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Free Study Guide-Great Expectations by Charles Dickens-Free BookNotes
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CHAPTER SUMMARY AND NOTES

CHAPTERS 34 - 35

Summary

Pip's great expectations and luxurious lifestyle has begun to cause both he and Herbert considerable financial strain. Soon, the news of Mrs. Joe's death arrives. Pip returns to his childhood home only to find that Joe's house has been taken over by the tailor, Mr. Trabb. Joe is broken-hearted and Biddy calls Pip "Mr. Pip." After the funeral, Pip tells Biddy he will visit more often, but she is skeptical. Pip is troubled by pleasant memories of his past and by the way he seems to have neglected his home and friends. He does not even mourn Mrs. Joe. The subtle changes in him over the years seem obvious to everyone but himself. He realizes Biddy has no faith in him and knows that her lack is probably justified; he loves Estella too much to risk her displeasure.

Notes

This chapter poignantly characterizes the depth and constancy of Joe and Biddy's love for Pip. He returns for the funeral and stays at the Blue Boar. He tries to make them (and himself) believe that he will come to visit more often, but they know he will not. Still, their love for him is strong. Pip is troubled by his own shortcomings in response to their love, but he is so caught up in his expectations, he does not know how to deal with his own downfall. Pip's growing debt is a dramatic strategy that serves to create suspense and dread. He is headed for a great fall, economically and emotionally.


CHAPTER 36

Summary

On Pip's twenty-first birthday he is called to Mr. Jaggers' office and given five hundred pounds. Jaggers tells Pip he will receive that amount annually from this point on until a time when his benefactor chooses to be revealed. Pip will be responsible for managing his own money.

Notes

The five hundred pounds come as a great relief to Pip, whose debt has become of grave concern. However, he had expected the birthday visit to reveal that he might be allowed to marry Estella, whom he continues to believe is being set aside for marriage to him. He still believes Miss Havisham to be his bountiful patron.

He is sure that her generosity has a lot to do with her plans for he and Estella.

CHAPTER 37

Summary

Pip approaches Wemmick with his plans to help Herbert succeed in business. Wemmick assists Pip by calling on Clarriker, a young shipping merchant, and giving him money to hire Herbert. Clarriker gives Herbert employment as well as the promise of the bright future he has always dreamed of. As well, he promises to keep Pip's involvement in the whole affair a secret. Pip is very happy that he has at last been able to do something good for somebody with his new station in life.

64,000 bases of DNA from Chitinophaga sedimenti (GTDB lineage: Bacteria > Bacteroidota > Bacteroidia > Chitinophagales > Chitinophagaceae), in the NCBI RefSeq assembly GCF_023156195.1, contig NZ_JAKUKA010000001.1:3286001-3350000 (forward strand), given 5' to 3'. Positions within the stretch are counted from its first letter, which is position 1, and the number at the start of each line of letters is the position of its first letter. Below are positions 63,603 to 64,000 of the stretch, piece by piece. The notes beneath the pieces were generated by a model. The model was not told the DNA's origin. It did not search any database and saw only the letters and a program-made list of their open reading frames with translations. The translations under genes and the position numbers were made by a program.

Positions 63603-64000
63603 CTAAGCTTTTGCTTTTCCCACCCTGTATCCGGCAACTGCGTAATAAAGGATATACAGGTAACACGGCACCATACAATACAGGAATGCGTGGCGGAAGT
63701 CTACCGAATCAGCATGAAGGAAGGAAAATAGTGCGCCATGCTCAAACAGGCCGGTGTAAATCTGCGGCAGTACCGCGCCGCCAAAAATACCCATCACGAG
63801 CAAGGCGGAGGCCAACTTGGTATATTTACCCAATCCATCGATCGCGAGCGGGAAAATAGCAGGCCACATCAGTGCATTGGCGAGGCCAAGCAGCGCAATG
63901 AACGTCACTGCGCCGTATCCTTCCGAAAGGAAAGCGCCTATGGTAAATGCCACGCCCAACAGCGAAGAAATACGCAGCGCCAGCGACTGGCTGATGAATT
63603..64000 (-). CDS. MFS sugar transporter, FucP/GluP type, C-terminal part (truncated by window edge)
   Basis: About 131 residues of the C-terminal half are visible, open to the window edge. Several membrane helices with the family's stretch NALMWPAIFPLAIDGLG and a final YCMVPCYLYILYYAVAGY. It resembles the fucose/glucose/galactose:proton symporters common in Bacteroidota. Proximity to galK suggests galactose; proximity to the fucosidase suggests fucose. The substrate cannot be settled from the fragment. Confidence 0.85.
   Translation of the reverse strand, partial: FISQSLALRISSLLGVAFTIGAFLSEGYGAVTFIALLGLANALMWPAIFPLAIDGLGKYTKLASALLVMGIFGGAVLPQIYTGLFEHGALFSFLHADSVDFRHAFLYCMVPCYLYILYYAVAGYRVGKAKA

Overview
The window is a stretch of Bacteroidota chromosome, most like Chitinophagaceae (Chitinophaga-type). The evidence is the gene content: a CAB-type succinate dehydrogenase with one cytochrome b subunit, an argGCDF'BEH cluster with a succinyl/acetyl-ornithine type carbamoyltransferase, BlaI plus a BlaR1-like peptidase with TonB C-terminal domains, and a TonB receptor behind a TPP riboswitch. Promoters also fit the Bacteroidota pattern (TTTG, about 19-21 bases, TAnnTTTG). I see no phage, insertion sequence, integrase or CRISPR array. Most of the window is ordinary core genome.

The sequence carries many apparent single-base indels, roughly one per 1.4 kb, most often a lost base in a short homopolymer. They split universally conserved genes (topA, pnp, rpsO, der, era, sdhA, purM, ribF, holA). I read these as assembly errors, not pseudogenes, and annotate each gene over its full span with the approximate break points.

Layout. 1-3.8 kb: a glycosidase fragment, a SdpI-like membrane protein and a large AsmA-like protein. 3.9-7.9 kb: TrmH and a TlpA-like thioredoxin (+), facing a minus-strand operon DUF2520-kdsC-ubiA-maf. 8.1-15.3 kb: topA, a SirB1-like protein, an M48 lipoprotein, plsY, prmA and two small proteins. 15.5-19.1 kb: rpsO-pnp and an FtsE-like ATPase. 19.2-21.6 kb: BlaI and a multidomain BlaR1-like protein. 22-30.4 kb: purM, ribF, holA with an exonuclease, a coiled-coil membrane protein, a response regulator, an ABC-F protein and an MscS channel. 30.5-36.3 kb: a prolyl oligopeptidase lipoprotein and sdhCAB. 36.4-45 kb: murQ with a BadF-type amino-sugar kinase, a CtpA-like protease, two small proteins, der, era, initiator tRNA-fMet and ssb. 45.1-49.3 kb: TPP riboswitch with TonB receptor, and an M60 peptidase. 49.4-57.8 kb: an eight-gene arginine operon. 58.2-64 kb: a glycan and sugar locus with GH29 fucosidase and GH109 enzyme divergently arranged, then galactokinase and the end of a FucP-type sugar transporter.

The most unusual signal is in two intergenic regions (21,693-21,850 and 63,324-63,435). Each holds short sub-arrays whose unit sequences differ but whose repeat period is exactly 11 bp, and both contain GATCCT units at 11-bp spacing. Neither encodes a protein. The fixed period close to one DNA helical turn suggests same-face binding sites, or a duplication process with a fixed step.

Notes

Though in the previous chapters, Pip's snobbery and selfishness gets the better of him, this chapter reestablishes Pip's unselfish and once-generous nature when he helps Herbert. Pip's maturity is evident when he asks his identity to be kept secret. He knows that Herbert's dignity would be hurt if Pip gave him financial help. It is the only good thing that comes of Pip's new position.

CHAPTER 38

Summary

Pip accompanies Estella on a visit to Satis house. Much to Pip's surprise, Miss Havisham and Estella quarrel. Miss Havisham is troubled by Estella's lack of devotion toward her, but Estella retorts that Miss Havisham has made her cold and unfeeling. Pip knows Estella has been trained to break his heart, but he feels compelled to continue in his obsessive admiration of her.

Pip and Drummle are members of a prestigious and snobbish men's club called "The Finches of the Grove." In one meeting, much to Pip's horror and outrage, Drummle, the Spider, proposes a toast to Estella. The two fight and Drummle shows Pip Estella's note confirming her favors for him. Pip is devastated.

Notes

The meeting between Miss. Havisham and Estella is crucially important. Miss Havisham has obsessively raised Estella to wreak havoc in the lives of men. She has trained her beautiful young charge to toy with and destroy men by making them love her with no hope of reciprocation. But Miss Havisham makes a mistake when she asks that Estella love her. Miss Havisham becomes the victim of the sharp weapon that she has created to hurt others. Estella is brought up without love and Miss Havisham's demand for love can never be met.

Pip is close to realizing his dreams are futile when he sees Drummle, of all men, proposing a toast to Estella. What is worse is that Estella encourages this. Pip and Estella have a conversation in which she warns him that she is out to entrap and deceive men, and does not mind doing so to Drummle. She tells Pip she has never victimized him because he does not understand the way things are. He is naïve. Estella confesses that Pip is the only man whom she has not tried to injure and deceive. Ironically, he is most injured of all, despite her warnings.

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